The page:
Thursday, July 14, 2016

Too Perfect?

Heroes are (usually) the focal point of our stories.  We need a main character to battle the evil forces and come out victorious in the end, all while displaying to us the virtues we wish we had in our own lives.  However, in our quest to create the right hero, can we make our heroes too perfect?

I think this definitely used to be the case a few decades ago.  The dashing hero would rush in, flash his pearly whites, save the princess, and then tell the kids to make sure to take their vitamins and tell the truth.  While good advice, I think it was this kind of goodness excess that turned people off of some classic stories.

Yes, we want our heroes to persevere and overcome, maybe while showing a little more character than we possess ourselves, but a hero that’s too good can seem unrelatable to our audience.  Most people are basically good, yet deeply flawed.  We have an ideal we strive for, but when we read, we want to see ourselves in the role of hero if we only found that little something extra we wish we had.  Putting a hero on too high a pedestal makes it so that an audience can’t see them.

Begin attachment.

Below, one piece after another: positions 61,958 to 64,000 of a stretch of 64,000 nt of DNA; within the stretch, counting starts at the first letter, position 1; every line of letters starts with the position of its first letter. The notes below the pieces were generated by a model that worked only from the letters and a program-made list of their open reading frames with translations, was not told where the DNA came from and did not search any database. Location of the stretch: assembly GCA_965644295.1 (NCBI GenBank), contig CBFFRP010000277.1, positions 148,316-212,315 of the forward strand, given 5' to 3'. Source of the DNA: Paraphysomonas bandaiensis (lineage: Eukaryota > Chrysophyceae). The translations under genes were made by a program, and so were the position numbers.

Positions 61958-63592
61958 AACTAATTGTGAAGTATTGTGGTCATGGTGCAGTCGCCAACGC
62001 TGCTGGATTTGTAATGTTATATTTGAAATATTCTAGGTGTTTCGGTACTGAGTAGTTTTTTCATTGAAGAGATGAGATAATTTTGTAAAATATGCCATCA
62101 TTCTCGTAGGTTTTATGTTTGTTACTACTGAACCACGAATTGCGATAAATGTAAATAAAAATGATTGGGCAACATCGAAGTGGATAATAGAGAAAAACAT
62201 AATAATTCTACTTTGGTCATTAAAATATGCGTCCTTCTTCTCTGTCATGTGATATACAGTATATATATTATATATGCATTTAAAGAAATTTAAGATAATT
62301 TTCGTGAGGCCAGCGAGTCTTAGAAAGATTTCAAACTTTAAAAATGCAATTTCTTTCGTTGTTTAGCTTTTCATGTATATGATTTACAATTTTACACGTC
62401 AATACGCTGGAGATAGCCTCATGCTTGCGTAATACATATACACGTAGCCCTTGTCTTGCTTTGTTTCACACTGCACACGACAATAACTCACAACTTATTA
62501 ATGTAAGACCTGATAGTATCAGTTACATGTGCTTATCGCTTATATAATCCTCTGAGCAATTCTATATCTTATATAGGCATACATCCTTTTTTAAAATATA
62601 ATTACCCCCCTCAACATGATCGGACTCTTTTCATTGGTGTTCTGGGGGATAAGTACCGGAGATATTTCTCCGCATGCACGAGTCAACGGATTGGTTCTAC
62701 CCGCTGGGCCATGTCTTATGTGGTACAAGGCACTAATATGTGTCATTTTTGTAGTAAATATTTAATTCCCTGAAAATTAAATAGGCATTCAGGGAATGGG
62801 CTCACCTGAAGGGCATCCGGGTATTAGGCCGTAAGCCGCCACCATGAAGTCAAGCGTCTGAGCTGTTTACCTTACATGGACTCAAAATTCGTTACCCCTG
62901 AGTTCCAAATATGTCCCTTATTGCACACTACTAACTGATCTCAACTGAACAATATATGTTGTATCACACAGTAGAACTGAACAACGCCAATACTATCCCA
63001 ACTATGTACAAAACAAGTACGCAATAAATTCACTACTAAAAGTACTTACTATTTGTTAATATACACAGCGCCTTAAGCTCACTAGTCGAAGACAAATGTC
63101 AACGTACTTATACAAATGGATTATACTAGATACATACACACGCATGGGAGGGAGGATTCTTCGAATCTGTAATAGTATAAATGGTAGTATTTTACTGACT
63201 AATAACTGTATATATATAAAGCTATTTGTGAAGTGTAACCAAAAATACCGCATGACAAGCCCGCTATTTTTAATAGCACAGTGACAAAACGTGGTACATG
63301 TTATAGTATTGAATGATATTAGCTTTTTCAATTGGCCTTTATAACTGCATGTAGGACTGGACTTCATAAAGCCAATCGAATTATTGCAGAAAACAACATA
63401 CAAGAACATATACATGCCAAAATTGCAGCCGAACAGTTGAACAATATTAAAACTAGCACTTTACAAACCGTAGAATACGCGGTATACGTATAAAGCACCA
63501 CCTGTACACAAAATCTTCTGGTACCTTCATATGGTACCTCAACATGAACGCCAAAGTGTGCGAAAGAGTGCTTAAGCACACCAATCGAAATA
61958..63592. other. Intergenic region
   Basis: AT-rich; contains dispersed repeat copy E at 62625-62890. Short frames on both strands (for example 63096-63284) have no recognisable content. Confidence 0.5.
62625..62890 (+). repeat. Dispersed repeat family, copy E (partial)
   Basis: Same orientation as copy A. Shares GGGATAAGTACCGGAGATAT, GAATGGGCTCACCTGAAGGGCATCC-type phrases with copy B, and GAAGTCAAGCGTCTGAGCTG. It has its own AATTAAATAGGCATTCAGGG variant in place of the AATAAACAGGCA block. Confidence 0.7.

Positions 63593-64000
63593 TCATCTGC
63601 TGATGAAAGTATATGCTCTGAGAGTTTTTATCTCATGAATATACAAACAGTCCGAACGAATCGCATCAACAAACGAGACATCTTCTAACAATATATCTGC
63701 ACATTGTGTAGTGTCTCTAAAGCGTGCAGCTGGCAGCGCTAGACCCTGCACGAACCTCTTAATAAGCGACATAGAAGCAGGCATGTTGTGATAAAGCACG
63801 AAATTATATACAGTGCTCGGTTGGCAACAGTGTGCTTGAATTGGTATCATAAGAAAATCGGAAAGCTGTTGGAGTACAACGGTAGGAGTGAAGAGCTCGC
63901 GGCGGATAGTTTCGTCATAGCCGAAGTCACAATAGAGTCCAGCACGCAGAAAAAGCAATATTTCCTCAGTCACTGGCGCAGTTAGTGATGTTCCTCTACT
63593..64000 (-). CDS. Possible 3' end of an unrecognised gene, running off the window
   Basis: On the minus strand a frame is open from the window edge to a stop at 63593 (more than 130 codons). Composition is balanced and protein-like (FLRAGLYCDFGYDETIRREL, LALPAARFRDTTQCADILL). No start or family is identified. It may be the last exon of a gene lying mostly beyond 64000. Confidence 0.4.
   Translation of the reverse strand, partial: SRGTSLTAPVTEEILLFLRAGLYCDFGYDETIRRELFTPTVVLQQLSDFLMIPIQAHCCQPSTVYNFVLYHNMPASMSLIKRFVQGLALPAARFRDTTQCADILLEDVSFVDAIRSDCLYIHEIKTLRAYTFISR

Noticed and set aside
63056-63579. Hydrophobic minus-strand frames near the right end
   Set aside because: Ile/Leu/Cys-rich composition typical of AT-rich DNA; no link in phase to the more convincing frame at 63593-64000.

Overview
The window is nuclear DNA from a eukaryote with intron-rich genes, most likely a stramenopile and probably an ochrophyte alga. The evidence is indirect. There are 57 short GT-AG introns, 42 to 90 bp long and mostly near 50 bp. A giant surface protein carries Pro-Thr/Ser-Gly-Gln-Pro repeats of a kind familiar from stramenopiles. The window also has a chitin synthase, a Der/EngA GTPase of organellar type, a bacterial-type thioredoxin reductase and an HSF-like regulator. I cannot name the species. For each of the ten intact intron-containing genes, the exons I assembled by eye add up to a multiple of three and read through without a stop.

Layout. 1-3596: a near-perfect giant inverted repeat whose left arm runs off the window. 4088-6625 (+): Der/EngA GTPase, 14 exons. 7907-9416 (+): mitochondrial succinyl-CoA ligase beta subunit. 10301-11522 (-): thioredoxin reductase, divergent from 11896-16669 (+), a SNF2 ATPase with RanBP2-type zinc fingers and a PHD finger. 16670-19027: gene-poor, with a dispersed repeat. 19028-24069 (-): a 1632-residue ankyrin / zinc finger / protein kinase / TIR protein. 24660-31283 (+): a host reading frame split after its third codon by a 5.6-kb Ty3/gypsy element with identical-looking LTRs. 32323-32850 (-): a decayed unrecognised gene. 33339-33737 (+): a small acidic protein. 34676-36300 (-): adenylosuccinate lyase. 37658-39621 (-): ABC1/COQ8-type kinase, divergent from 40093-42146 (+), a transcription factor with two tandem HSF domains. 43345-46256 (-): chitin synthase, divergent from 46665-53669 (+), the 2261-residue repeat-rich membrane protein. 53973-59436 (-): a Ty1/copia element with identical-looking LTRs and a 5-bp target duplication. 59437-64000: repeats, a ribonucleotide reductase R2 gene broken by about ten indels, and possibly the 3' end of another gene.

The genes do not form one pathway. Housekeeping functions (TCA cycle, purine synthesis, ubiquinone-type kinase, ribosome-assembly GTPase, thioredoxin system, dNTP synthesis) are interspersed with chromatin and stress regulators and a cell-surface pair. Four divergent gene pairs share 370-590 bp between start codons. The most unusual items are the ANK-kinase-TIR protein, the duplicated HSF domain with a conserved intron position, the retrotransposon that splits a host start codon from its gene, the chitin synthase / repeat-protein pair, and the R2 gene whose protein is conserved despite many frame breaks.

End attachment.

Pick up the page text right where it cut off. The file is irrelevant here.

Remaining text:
That’s why our heroes need flaws.  Maybe the cop who doggedly pursues the serial killer has a drinking problem.  Perhaps the pirate going after the corrupt naval captain is unable to commit to just one woman.  Possibly the chosen one destined to defeat the evil wizard is prone to bouts of anger.  Whatever it is, we want to be able to picture ourselves in that role, and since we all have flaws, we expect those we admire to have flaws too.

Of course, we can’t make the flaws too dire.  The hero who robs a bank to save his dying child might – might – be acceptable, but not if he kills the mother and baby huddled in the corner.  A hero should be just slightly better than we are, but only enough that we can see ourselves reaching that pinnacle.  The more perfect the hero, the fewer people he or she will appeal to.

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